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City, county leaders up their game in the fight for downtown: It’s a starting point

Bellingham's city-center 'narrative' plays out in glaring plain sight

Bellingham Police Chief Rebecca Mertzig, left, and Sheriff Donnell "Tank" Tanksley speak at a Tuesday, Feb. 20 event announcing the increase of first-responder presence downtown. (Hailey Hoffman/Cascadia Daily News)
By Ron Judd Executive Editor
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DOWNTOWN BELLINGHAM — Viewed from up high, near the top of Bellingham Towers, the manmade cityscape of our downtown core is a disconcerting mishmash of old and even older.

Sehome Hill is a sweet, green backdrop to a spread of past-prime concrete and brick, interrupted by small specks of potential. But, shoot, it’s always been a working-waterfront kind of town, more longshoreman than Lululemon.

Many of us are grateful for that bit of enduring authenticity. But in the past couple years, the dual scourges of fentanyl addiction and homelessness have inarguably made the downtown core feel like it’s slipped from unkempt to unsettling.

It doesn’t help that a prominent central feature is a hulking concrete parking garage — a blocklong swath of dank gray. At the otherwise-lonely base of this structure on Tuesday afternoon, a core gaggle of Whatcom County’s leadership assembled, zipped up against the usual 43-and-rain February bone-shuddering damp.

Given the setting, the presence of uniformed responders and red fire department vehicles might have left passersby thinking it was the scene of another overdose, or some other uncomfortable emergency.

In a way, yes to the latter.

This was a staged event, a photo-opp and announcement. Local leaders were doing two things, both significant:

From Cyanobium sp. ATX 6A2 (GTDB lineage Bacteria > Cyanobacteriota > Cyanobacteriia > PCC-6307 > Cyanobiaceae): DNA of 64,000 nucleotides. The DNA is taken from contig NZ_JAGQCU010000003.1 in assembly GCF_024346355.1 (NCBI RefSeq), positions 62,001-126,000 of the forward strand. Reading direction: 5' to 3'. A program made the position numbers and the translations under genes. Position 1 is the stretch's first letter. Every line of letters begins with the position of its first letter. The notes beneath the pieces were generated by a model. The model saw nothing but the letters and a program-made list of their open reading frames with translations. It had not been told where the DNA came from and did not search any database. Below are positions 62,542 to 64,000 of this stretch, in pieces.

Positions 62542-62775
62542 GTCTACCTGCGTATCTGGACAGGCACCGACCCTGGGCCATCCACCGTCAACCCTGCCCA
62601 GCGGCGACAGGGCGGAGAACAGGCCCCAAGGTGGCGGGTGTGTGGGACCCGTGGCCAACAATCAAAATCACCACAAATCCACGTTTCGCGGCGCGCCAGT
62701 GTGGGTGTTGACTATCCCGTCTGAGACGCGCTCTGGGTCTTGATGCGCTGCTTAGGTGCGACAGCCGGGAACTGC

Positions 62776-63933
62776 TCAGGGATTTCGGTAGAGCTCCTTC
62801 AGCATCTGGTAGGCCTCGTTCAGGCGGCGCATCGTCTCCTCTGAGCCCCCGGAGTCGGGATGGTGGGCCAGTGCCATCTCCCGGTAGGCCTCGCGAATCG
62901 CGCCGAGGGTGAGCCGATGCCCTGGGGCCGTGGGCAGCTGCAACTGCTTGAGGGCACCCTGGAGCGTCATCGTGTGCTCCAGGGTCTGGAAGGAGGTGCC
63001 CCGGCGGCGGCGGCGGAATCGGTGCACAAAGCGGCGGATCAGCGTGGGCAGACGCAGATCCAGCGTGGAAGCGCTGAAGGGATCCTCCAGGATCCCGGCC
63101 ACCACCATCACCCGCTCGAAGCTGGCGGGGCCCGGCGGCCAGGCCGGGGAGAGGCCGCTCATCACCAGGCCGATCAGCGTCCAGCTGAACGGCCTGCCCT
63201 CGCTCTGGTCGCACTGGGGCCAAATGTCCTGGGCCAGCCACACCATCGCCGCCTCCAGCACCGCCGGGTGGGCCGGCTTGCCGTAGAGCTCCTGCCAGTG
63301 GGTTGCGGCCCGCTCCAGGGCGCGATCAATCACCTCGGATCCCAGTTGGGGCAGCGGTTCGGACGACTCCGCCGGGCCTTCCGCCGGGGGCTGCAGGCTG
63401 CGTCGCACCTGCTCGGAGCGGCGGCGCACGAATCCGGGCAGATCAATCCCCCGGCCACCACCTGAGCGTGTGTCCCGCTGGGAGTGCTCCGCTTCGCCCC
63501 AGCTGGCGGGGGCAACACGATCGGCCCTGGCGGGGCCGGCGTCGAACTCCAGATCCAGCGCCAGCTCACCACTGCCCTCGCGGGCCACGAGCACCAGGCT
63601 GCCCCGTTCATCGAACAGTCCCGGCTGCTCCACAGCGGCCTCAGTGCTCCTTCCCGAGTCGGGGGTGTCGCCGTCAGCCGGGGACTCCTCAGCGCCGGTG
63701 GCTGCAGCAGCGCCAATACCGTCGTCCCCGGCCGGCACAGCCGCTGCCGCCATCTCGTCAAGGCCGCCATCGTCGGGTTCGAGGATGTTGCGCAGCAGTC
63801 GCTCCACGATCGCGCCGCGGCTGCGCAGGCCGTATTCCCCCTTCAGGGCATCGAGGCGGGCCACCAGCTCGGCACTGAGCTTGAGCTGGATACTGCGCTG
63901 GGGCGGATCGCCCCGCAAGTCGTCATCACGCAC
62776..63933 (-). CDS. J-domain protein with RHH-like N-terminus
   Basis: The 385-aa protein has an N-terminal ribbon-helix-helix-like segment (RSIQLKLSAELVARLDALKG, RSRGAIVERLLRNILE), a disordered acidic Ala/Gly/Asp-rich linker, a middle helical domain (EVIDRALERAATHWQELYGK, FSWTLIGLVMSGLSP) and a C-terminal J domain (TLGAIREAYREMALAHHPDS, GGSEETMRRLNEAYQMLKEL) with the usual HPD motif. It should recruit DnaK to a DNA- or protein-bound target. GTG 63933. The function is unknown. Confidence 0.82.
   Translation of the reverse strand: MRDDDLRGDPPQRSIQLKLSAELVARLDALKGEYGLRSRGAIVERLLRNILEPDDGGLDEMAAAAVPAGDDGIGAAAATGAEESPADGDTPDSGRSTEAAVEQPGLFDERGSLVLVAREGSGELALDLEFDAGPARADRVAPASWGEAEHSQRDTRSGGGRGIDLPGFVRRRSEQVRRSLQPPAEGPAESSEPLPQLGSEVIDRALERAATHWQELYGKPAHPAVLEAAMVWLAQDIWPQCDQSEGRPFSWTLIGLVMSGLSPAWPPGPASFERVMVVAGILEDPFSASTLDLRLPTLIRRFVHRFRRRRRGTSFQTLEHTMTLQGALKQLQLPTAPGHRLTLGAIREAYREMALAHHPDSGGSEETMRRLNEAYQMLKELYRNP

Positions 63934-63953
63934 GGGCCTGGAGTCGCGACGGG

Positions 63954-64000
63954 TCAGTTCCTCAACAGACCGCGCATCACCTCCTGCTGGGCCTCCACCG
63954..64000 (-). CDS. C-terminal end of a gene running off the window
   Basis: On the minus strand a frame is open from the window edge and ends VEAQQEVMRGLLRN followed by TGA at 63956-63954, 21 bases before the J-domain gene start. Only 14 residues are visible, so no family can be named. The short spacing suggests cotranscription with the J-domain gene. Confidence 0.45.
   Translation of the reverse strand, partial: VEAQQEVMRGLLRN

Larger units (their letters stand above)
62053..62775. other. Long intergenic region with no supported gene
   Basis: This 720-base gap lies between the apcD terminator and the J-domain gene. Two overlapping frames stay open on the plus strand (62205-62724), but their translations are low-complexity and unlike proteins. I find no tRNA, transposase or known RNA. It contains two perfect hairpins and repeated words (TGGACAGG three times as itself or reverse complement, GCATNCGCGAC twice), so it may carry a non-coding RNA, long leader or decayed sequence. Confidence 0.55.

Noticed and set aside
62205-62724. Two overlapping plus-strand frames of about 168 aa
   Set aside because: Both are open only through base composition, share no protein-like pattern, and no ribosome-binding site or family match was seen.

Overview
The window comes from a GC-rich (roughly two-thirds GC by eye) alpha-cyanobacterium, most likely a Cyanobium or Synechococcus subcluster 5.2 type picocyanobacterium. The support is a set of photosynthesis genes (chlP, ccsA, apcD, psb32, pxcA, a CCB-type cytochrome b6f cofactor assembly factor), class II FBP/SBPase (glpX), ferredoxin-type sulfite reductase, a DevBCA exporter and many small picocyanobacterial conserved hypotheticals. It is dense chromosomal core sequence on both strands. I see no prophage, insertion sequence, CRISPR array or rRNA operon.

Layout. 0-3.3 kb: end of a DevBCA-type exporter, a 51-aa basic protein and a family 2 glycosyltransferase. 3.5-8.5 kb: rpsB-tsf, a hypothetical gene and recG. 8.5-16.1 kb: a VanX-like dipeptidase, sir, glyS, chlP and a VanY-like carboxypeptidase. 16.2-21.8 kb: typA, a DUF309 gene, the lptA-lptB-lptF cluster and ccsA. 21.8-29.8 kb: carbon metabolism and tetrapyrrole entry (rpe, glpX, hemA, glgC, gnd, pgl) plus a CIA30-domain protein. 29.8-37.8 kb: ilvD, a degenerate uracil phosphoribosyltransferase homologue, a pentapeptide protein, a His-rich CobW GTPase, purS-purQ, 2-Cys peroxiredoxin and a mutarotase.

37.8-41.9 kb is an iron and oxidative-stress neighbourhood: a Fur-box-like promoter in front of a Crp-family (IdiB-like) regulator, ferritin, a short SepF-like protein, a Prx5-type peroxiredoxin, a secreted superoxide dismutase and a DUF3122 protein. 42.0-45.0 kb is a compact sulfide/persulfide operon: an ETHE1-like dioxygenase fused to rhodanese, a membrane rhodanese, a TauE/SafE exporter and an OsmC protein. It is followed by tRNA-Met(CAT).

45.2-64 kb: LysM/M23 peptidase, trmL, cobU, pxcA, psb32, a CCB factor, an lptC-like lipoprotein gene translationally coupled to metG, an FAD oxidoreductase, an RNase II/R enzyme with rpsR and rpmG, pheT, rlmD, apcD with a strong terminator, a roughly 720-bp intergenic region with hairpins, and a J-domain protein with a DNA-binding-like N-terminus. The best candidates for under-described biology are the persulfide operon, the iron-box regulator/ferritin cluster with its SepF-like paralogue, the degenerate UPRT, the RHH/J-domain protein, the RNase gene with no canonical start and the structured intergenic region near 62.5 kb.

They were signaling back to the public: We hear you about downtown’s increasingly sketchy vibe. And they were making a new show of force in a city core often populated disproportionately by people using drugs while living on streets and in alleys.

“I think there’s an acknowledgment that things have been bad,” said newly elected Mayor Kim Lund, calling downtown “the beating heart of Bellingham.”

Lund, flanked by the city’s police and fire chiefs — and, notably, newly badged Whatcom County Sheriff, Donnell “Tank” Tanksley — was there to pitch a new city initiative to beef up police patrols downtown and open a first-responder office near the Commercial Street Parking Garage, bringing emergency responders closer to the large numbers of downtown overdose calls.

It’s a first step, she emphasized. And it is a good start.

The new mayor praised city staff for a swift response to her call to action in the face of “another level of crisis” in city drug overdoses. But it’s worth noting that most of those dedicated public servants, justly praised, are the same folks who have been working the problem for months or years.

Will a new team captain prove to be the missing piece? We’ll see. The tide of social ills they face is deep, systemic and global in scope. But Lund and those around her said they are determined to “change the narrative” about downtown’s present and future.

Ah, narrative.

A concerned citizen can take this word two ways: One is its role as the buzzword of the well-paid downtown cheerleader: a place is only as bad as you think or say it is. The other is what I sensed here: a belief that the fate of a place is a storyline that can be steered by minor course adjustments — actions and deeds.